Bob’s life, and death , as well as hers, went according to plans. And now, everything will evolve to the next level.
She slides beneath the blankets, dragging the mud, raindrops still plastering her body, and the blood still pouring from her vagina, along with her. Cold . . . the cold from being buried for five years in the damp, chilling confines of her coffin, not even the waterproof wadding able to make things any more hospitable for her, is still deeply rooted within her bones. Every worm working through her body, tearing flesh away from bone, is felt as she tries to find a place of comfort. The blood and flesh of her son rejuvenated her, but the bones are still hers. And the bones are cold.
Shadows move about her, not visible within the dark, but they are there none-the-less. Pressure pushes out from the walls, the ceiling, and the floor. Especially the floor. The damned beings remaindered to their next incarnate still roam there, their souls refusing to leave.
And their souls are hungry . . . hungry for revenge.
Damn! If only I had the strength to repel these bastards. Force them down to the basement where they belong, she thinks.
But her strength is not what she needs to send them back. Soon enough. For now, she needs to rest.
Light floods her room, courtesy of the open door of the bedroom, coming from the living room. She slips her weary body from the bed to see what’s going on. She had heard nothing to indicate that anyone had entered the house. What . . . what is happening?
The flames in the fireplace dance about eerily, telling her a story, one without words. Shadows cavort around freely, their multi shades of blacks and grays, crawling throughout the entire room. Heavy pressure surrounds her, getting close then retreating, only to get closer and closer, the game not wanting to find closure.
Demonic laughter surrounds her from every corner, from behind every piece of furniture, causing her to drop to her knees from the pain coursing through her brain.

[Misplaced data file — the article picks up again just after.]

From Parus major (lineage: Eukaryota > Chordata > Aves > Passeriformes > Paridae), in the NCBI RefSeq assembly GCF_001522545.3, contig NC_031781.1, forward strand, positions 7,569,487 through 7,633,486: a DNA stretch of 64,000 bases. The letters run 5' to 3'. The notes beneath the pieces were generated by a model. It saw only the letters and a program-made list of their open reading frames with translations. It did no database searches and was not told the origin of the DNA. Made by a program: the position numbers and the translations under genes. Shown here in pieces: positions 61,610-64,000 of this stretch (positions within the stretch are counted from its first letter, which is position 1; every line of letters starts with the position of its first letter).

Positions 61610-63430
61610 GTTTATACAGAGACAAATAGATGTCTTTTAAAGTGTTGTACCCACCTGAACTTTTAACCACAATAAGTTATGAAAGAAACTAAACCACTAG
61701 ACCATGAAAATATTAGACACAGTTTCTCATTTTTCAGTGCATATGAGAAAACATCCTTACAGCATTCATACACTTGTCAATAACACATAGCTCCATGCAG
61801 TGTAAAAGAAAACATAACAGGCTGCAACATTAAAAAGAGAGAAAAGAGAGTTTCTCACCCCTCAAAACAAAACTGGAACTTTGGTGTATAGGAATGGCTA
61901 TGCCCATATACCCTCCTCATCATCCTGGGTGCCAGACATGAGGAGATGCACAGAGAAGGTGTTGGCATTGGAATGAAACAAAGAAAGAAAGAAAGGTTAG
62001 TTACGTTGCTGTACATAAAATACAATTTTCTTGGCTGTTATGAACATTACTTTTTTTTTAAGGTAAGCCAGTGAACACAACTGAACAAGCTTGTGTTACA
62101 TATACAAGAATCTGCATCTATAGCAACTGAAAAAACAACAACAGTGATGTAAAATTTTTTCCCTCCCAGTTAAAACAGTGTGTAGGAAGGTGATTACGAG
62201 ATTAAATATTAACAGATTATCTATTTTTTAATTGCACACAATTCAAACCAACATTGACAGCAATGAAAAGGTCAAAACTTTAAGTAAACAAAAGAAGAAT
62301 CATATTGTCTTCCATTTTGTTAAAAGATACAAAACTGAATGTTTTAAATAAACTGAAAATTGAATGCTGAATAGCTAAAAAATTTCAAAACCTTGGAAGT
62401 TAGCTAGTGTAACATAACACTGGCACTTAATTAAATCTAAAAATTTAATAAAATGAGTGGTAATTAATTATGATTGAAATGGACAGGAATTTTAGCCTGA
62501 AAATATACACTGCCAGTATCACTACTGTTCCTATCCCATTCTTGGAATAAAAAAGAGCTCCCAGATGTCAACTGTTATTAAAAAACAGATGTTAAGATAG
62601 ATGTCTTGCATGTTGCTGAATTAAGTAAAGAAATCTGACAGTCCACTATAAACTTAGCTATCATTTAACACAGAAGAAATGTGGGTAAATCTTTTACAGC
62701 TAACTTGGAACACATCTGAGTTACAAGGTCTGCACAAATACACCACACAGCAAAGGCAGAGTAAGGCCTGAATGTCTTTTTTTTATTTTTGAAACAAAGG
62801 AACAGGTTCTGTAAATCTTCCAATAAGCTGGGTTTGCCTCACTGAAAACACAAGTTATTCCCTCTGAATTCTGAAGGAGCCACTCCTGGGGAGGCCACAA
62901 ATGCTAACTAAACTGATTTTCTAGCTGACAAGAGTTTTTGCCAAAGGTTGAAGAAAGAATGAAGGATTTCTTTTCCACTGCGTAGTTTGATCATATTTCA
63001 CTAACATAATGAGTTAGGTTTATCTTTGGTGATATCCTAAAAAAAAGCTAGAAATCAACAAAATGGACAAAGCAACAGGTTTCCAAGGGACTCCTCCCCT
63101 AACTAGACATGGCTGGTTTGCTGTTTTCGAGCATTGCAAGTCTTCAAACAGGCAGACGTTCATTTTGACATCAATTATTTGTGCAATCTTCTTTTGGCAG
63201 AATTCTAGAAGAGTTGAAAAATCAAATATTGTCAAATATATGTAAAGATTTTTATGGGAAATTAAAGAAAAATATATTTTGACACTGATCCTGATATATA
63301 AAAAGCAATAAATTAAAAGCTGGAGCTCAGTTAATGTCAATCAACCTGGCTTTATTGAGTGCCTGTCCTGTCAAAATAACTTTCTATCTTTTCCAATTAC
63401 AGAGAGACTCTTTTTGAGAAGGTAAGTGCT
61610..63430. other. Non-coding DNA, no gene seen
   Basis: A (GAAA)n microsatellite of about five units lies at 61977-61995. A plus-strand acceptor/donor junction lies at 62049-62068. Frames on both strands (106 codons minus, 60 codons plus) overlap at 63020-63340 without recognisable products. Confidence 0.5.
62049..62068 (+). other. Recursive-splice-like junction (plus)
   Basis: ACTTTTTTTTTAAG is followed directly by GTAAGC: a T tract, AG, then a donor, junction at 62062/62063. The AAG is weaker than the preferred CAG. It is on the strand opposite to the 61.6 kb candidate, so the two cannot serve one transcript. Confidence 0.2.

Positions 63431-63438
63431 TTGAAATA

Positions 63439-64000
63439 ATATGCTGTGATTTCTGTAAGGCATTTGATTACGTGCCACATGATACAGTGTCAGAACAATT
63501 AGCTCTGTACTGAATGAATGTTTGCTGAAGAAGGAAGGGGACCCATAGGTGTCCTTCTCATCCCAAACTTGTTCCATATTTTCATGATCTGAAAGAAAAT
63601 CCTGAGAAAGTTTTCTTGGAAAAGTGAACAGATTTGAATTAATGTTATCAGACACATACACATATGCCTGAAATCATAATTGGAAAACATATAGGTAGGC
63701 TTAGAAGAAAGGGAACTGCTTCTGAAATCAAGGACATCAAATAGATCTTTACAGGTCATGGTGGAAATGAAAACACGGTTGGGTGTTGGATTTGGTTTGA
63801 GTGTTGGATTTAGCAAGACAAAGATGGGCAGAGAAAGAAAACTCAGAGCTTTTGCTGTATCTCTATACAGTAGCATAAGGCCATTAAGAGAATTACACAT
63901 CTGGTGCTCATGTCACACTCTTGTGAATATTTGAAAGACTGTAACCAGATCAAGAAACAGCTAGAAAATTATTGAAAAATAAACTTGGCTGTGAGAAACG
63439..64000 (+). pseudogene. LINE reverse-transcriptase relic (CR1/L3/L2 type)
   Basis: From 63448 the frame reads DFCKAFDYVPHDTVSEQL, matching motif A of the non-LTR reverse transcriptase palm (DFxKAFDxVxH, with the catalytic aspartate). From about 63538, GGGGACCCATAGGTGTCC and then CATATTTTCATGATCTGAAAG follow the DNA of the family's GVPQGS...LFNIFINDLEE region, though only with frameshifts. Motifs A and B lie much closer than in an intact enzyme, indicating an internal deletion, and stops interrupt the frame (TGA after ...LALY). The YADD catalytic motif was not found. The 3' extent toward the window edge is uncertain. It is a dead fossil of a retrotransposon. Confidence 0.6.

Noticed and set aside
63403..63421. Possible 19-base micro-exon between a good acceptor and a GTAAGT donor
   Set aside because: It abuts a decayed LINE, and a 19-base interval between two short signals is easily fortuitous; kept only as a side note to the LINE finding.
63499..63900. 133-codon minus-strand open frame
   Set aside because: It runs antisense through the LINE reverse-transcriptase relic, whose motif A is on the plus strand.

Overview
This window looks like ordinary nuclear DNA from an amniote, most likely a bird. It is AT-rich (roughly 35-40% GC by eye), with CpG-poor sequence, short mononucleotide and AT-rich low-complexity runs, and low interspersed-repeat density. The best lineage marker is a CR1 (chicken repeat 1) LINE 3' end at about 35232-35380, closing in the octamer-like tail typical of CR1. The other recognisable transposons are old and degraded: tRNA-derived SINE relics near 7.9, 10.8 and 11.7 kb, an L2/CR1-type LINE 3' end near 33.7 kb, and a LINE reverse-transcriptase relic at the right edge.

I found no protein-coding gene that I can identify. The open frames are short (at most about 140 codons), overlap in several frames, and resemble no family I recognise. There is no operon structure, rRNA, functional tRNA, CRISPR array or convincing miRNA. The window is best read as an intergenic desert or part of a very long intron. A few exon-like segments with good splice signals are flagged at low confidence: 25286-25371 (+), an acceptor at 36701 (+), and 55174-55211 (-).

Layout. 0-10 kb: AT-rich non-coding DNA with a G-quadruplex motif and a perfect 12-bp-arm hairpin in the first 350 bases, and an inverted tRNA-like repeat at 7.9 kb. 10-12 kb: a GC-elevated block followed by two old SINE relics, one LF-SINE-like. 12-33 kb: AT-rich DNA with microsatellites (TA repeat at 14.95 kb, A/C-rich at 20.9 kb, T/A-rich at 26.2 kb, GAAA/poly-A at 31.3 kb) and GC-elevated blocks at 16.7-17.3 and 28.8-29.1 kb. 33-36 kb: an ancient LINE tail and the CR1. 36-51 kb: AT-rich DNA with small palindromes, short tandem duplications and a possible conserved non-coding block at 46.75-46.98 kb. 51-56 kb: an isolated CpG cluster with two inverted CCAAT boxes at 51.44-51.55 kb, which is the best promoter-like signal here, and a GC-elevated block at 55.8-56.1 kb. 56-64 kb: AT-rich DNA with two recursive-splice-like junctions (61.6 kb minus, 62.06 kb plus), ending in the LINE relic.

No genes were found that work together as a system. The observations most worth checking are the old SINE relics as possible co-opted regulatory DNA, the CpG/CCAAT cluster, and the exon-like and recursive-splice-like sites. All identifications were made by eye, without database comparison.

“Come on, Dottie. What’s wrong?” a voice shouts out. “You’ve been waiting five years for this moment to come. Surely a little mixture of dark and light can’t stay you from your zeal.”
“Master! Master! You have returned to me. I am ready to serve you.”
“Yes, Dottie, but what about that ingrate son of yours? His body, consumed by your soul and bones, has given you life eternal, but his soul. What about his soul?”
She stares at the Master and shakes in fear. Damn! His soul . . . his soul is still wandering. Even now, I can feel him.
“Yes, Dottie, his soul is still loose. It never entered my kingdom, and I know he wasn’t pure enough to walk through any Pearly Gates.”
He grabs her hand and drags her out the door, out once more into the pouring rain. The intensity of the lightning increases the closer they get to the cemetery.
“You will help me find his soul, Dottie. Then you can take your place at my side. Not a moment before. Call to him! Call to him now.”
Evil pleadings are carried through the moisture laden air, but nothing happens. There are no returned calls of longing or even acknowledgement. All that can be heard are the sounds of the storm all around her.
Bob relives the moment again; his mother drawing him back into her dead body; the incredible pain as his entire frame was forced through her vagina; the tearing apart of flesh and organs, everything going to supply new life for his mother at the same time his was forced out of him. The agony and pain remain within his soul, the torture embedded in his mind.
His mother and Satan get ever closer to where he sits on his mother’s tombstone. He raises his hands up to the sky and feels the power surrounding him.
“Payback’s a bitch!” he shouts . . .
~ Blaze McRob
© Copyright 2015 Blaze McRob. All Rights Reserved.